Graduation can be very emotional. “For the participants and their family, it can be one of the most rewarding and uplifting experiences of their life,” Reitz said, especially when they compare graduation to what had been the possibility of prison time. “I’ve seen people who were destitute, on death’s door and facing prison time turn it around to become clean and sober and productive members of society.”
One last shot
Michele (last name withheld) is a case in point. “I was arrested for DWI. I lost my career as a teacher,” she told The Paper. Family life and relationships became very strained. She was addicted to drugs and overdosed more than once. “I felt like I was drowning,” she said.
Even after entering treatment court, Michele didn’t “get it” right away. She continued to get in trouble, including violating probation. “But Judge Reitz gave me one last shot,” she said. “It woke me up to the seriousness of my legal situation. I was facing four years in prison.”
She cautions anyone who thinks treatment court is a walk in the park. “Treatment court is not easy — it’s not designed to be. It’s very difficult … change is difficult,” Michele said. “Treatment court will save your life if you let it. I would not be here without it.” She now works full-time as an addiction counselor.
The success enjoyed by Putnam County’s Treatment Court is indicative of the program’s effectiveness nationwide. An article in the Los Angeles Daily Journal in October 2009 (“Drug Courts Are the Most Sensible and Proven Alternative to Incarceration”) stated that across the U.S., 75 percent of 120,000 seriously addicted individuals who voluntarily entered treatment court remained arrest-free after graduating and that the success is long lasting.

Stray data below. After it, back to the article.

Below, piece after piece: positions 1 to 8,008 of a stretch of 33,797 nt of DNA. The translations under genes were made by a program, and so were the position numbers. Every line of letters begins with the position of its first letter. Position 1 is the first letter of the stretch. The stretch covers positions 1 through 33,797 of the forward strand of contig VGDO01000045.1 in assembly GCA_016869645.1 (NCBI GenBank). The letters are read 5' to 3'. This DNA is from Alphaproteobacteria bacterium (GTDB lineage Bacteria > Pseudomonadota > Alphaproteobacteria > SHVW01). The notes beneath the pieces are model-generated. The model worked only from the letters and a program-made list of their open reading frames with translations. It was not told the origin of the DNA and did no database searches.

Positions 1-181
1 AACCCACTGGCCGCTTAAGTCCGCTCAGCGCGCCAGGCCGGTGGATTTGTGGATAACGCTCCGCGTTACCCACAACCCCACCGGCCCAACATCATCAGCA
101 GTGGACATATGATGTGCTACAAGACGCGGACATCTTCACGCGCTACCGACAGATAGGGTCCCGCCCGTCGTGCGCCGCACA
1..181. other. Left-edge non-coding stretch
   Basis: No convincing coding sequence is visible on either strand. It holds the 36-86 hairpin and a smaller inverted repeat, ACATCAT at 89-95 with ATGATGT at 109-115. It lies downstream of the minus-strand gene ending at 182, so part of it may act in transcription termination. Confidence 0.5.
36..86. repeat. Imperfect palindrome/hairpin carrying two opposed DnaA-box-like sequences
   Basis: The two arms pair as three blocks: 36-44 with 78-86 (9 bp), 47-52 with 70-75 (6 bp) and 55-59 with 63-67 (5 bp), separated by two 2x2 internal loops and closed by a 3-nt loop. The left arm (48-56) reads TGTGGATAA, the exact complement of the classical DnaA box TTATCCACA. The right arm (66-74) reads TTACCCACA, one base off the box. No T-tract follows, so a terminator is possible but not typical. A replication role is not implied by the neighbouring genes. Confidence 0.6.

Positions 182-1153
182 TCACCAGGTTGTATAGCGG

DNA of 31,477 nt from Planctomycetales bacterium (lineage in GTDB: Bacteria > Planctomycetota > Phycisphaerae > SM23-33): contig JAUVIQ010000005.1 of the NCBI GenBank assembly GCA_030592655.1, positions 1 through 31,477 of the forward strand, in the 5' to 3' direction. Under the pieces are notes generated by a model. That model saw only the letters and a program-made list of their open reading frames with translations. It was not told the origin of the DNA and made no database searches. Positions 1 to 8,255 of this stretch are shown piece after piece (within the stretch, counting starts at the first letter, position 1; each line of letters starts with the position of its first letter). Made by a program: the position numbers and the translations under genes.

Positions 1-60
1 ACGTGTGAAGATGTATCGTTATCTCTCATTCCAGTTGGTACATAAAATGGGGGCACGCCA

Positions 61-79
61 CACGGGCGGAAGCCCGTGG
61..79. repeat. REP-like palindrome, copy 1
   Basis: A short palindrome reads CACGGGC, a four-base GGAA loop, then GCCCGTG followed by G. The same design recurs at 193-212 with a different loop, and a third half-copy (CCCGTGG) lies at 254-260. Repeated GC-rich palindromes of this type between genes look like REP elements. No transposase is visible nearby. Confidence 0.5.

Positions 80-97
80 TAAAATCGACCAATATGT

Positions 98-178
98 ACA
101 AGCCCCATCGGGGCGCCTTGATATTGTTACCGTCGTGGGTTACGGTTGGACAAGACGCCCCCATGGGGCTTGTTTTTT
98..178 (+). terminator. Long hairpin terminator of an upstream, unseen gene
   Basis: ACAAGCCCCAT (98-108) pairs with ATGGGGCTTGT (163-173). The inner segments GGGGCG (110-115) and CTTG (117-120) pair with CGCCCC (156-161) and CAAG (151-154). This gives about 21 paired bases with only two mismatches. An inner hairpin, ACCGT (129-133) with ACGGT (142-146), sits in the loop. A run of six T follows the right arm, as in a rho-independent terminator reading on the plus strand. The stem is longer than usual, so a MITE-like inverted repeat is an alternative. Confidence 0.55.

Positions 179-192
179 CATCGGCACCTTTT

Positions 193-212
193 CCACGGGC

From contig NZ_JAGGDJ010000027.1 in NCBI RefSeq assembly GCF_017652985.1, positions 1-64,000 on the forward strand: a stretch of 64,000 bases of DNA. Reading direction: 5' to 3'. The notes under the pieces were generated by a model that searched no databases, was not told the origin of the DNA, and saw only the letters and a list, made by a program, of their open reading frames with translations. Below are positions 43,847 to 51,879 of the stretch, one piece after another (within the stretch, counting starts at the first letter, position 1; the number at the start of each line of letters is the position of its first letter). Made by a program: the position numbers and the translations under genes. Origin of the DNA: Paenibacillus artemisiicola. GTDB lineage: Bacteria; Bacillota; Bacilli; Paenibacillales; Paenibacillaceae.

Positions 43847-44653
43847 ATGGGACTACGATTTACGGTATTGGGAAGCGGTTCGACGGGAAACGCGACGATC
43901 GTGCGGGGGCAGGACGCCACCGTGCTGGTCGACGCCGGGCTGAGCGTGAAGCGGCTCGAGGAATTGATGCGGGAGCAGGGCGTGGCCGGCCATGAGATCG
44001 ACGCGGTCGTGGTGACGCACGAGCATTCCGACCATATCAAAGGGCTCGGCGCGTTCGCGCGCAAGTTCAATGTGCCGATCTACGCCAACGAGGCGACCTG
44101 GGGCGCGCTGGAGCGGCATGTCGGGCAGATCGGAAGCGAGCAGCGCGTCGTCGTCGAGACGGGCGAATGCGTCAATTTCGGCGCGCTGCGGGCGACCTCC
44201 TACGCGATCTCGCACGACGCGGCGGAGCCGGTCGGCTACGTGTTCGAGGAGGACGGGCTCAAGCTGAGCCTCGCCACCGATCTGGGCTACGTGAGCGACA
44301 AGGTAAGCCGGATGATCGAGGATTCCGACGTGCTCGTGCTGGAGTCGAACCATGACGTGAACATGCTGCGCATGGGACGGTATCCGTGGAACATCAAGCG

It also said research shows that graduates of treatment court are more than twice as likely to stay clean and arrest-free than inmates newly released from state prisons.
There is still room for improvement. Nationally, according to the Los Angeles Daily Journal, half of the counties in the U.S. don’t have a treatment court, and those that do can only serve about 10 percent of the serious drug-addicted offenders in need of help. Locally, Reitz points out that unlike some jurisdictions, Putnam County does not have treatment court for juvenile or family cases.
Reitz is Putnam County’s only treatment court judge. He faces re-election next year and intends to run for a second 10-year term.
Photo by M. Turton